We usually go for the middling neighborhoods. We don’t want curving brick driveways, brass knockers, tall clumps of waving grasses, gates, cameras. Nope – we want something riiiiight in the middle.
The backstage lights are off. The actors are in shadow, lit only by the faint glow of the house lights onstage. You tunnel around them, trying to keep up with Dani Aguilar, but Cinderella has somehow gotten ahead of you…
It’s just you in the Tilt-A-Whirl cart until Jimmy Miller slips in beside you. He reeks of cigarette smoke, and you want to grind an elbow into his stomach and tell him to find another cart.
Twenty-one days ago, exactly one month before Layla and I were set to move to different states for different colleges, I was lying on the couch in Layla’s family’s den, pretending to be asleep while she and her mom, Ellen, had a loud fight.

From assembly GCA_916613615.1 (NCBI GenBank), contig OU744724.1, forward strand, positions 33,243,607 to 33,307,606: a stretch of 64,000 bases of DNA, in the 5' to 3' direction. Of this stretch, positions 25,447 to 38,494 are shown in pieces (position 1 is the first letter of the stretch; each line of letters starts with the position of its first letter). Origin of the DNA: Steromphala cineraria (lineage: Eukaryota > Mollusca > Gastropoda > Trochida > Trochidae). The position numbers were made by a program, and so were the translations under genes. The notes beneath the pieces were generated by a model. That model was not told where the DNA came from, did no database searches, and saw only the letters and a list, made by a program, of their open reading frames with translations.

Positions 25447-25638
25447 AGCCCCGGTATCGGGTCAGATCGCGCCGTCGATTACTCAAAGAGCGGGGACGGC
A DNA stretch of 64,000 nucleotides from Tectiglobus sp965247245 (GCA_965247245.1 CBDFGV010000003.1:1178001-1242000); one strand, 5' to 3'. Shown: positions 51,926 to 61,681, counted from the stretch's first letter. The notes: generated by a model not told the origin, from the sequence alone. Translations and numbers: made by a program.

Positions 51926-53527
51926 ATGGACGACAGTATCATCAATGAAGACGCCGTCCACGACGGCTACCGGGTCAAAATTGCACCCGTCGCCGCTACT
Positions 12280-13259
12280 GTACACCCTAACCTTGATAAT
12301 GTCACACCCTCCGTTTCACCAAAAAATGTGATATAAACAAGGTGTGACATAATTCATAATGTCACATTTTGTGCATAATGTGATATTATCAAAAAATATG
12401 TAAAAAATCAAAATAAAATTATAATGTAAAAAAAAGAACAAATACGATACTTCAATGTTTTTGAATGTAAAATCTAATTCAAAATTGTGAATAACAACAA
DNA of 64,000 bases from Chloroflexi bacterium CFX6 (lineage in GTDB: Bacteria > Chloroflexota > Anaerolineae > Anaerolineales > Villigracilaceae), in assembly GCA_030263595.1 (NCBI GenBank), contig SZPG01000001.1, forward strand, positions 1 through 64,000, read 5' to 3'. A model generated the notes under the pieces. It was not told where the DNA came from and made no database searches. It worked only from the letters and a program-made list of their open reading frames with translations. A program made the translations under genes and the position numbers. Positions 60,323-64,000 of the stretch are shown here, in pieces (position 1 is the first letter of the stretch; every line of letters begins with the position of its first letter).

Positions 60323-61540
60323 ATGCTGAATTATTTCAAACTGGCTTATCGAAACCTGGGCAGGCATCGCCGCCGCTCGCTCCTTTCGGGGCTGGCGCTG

The streetlight coming in through the blinds stripes Berto’s face. He grins, and his teeth gleam white in the darkness, transforming him into the Cheshire Cat of Ash Street. “Undie run,” he whispers.
My head is fuzzy from too much beer and too much weed. I think I hear my old man running up the stairs. Then I hear him calling my mother’s name, and I know some serious shit must be hitting the fan. The old man never runs.
They were heading for the mall, to spend the last couple of hours of Saturday afternoon away from the house where they lived with the Hardisons. As foster parents went, Ford guessed, they were decent; but without kids of their own, everything they did seemed off.